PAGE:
These older records were placed in sets of books that were numbered in the traditional way but were also segregated by community. Hence, when looking for a document for land in Lowell from 1826, you would not only need to know the book and page number, you would also need to know that in 1855, that land was located in Lowell. Records that were clearly related to the northern district but which were not clearly in one of the towns were placed in another set of books labeled "Doubtful."

Here are the pre-1855 record book sets with the number of volumes in each:

  • Billerica - 21 books
  • Carlisle - 13 books
  • Chelmsford - 19 books
  • Doubtful - 16 books
  • Dracut - 16 books
  • Dunstable - 11 books
  • Lowell - 91 books
  • Tewksbury - 16 books
  • Tyngsborough - 7 books
  • Westford - 20 books
  • Wilmington - 14 books

Thursday, June 13, 2019

The Neighborhoods of Lowell

My article for the June 2019 edition of the Merrimack Valley Housing Review described the history and boundaries of the various neighborhoods that make up the city of Lowell. The MVHR is a joint publication of UMass Lowell and the Middlesex North Registry of Deeds, delivered electronically for free each month. To subscribe, email David Turcotte at UMass Lowell.


The Neighborhoods of Lowell

As the geographic center of the Middlesex North Registry of Deeds District and the fourth largest city in Massachusetts, Lowell is frequently the subject of articles written in this space. To better understand Lowell real estate news, it is helpful to know the city’s geography, particularly the identity and location of its neighborhoods.

Although the first English settlers arrived in this area in 1655, Lowell was not incorporated as a town until 1826. The region’s rivers – the Concord and the Merrimack - brought those settlers here and are central to understanding the city’s geography today.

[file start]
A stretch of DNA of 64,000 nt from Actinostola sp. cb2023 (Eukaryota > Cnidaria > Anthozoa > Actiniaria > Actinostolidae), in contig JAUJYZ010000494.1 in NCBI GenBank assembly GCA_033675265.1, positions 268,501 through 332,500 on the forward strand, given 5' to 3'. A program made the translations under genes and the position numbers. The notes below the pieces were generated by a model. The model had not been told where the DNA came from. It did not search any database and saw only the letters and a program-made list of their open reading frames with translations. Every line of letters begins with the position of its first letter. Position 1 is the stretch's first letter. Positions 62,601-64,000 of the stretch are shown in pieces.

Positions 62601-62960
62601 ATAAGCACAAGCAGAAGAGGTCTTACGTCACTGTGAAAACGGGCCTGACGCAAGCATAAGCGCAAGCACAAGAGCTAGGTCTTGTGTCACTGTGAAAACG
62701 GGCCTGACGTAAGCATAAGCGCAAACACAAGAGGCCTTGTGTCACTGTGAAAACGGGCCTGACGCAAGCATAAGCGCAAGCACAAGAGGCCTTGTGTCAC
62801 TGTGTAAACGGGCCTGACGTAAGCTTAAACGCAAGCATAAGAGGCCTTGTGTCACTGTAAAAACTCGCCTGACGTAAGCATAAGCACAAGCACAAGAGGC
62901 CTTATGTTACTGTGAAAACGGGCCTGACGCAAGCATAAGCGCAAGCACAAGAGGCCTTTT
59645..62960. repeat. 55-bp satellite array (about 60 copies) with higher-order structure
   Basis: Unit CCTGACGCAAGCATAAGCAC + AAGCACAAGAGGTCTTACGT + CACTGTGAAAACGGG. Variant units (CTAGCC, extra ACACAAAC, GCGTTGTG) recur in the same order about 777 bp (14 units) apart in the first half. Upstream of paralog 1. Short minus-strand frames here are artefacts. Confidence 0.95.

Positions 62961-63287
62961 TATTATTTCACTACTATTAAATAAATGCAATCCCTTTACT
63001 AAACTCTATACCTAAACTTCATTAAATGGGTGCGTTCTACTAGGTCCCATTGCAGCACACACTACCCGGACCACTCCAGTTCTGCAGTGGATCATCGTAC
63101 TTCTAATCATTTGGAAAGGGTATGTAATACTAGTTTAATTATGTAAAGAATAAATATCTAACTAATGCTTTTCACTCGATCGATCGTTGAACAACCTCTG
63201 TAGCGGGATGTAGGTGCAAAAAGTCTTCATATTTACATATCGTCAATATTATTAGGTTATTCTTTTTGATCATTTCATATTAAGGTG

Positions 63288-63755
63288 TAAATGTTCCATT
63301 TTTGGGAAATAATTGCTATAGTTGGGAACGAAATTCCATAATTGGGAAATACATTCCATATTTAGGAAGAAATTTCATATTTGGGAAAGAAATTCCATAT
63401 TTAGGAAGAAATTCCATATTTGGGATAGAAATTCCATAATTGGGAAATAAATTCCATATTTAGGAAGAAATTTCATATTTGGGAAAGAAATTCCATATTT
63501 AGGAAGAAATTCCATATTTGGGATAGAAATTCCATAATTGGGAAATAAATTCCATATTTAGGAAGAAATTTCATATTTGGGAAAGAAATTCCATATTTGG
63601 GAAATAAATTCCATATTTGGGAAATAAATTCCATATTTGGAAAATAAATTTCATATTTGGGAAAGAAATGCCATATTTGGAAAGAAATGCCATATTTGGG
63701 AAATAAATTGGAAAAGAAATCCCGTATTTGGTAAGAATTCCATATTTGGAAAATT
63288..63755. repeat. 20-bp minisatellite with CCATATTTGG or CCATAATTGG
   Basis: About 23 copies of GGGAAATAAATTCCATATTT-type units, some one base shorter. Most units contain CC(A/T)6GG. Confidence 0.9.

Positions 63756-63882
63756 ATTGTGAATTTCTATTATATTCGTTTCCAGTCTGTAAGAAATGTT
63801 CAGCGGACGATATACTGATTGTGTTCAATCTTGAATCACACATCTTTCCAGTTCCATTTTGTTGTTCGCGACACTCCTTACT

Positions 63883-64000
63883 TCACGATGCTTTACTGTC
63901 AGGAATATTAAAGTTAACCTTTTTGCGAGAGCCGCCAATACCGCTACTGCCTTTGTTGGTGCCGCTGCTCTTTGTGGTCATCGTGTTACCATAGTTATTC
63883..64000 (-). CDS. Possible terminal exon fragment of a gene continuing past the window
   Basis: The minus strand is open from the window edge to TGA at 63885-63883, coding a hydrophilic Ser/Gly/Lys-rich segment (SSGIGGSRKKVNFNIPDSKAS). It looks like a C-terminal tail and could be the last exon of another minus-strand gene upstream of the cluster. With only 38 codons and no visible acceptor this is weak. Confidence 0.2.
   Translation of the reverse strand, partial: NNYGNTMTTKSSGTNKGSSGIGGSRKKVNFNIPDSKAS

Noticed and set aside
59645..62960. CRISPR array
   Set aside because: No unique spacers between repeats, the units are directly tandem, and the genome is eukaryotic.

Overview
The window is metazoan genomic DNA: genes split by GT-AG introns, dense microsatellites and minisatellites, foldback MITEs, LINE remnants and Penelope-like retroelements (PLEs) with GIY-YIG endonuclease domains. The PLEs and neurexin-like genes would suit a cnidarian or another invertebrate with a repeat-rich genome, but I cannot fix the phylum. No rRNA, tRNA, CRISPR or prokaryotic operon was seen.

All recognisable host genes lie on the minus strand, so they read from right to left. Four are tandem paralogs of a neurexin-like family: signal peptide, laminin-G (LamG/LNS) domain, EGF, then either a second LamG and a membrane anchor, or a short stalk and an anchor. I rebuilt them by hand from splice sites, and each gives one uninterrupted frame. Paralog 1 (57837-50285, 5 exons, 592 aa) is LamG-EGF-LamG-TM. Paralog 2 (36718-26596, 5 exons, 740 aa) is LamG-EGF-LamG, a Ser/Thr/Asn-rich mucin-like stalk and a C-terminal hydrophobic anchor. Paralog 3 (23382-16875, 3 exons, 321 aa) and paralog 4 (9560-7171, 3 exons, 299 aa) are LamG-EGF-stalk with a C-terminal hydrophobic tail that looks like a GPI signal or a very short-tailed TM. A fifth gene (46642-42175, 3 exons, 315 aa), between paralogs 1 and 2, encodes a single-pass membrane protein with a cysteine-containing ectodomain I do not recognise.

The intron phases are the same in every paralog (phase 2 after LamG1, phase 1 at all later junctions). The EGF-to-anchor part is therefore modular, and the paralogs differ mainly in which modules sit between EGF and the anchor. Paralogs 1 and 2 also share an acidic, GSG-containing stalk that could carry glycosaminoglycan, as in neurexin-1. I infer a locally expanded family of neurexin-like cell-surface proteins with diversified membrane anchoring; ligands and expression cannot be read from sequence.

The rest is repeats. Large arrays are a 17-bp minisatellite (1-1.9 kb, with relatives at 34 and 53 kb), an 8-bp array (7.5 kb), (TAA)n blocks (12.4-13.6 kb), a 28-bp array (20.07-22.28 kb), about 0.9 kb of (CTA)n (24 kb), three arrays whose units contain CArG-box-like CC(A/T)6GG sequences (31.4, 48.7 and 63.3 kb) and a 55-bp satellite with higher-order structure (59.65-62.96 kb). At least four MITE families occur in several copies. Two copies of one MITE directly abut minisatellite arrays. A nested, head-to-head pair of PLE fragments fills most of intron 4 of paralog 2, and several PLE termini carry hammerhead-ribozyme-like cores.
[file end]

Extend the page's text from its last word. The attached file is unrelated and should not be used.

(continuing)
The Merrimack River originates in the White Mountains and flows south until it crosses the Massachusetts border where it turns east and flows to the Atlantic Ocean. The Merrimack bisects Lowell from west to east. The Concord River originates in the marshes at Concord, Massachusetts, and then flows north until it joins the Merrimack. Within Lowell’s boundaries, the two rivers form the letter “T” and help form some neighborhood boundaries.

At its founding, Lowell was much smaller geographically than it is today. Through the nineteen and early twentieth centuries, the state legislature annexed portions of Chelmsford, Dracut and Tewksbury to Lowell. By 1907, the city reached its current 14.5 square mile size.

To understand the layout of Lowell’s neighborhoods, it is helpful to think of the city as the face of a clock. At the center is downtown which initially contained only the textile mills and company-owned housing for those who worked in the mills. However, many retail, commercial, financial and religious buildings were soon added. In the 1980s, as businesses left the city core, the upper floors of many downtown buildings were converted to housing units making downtown a residential neighborhood as well as the city’s central business district.

The entrepreneurs who conceived the great textile mills were immediately joined by Irish immigrants who did the back-breaking work of digging the canals and building the mills. The mill owners granted these immigrants an acre of land just to the west of downtown to use for housing. This neighborhood became known as The Acre. It has always been the entre point for Lowell’s newest residents and it lies at the 9 o’clock position on our imaginary clock.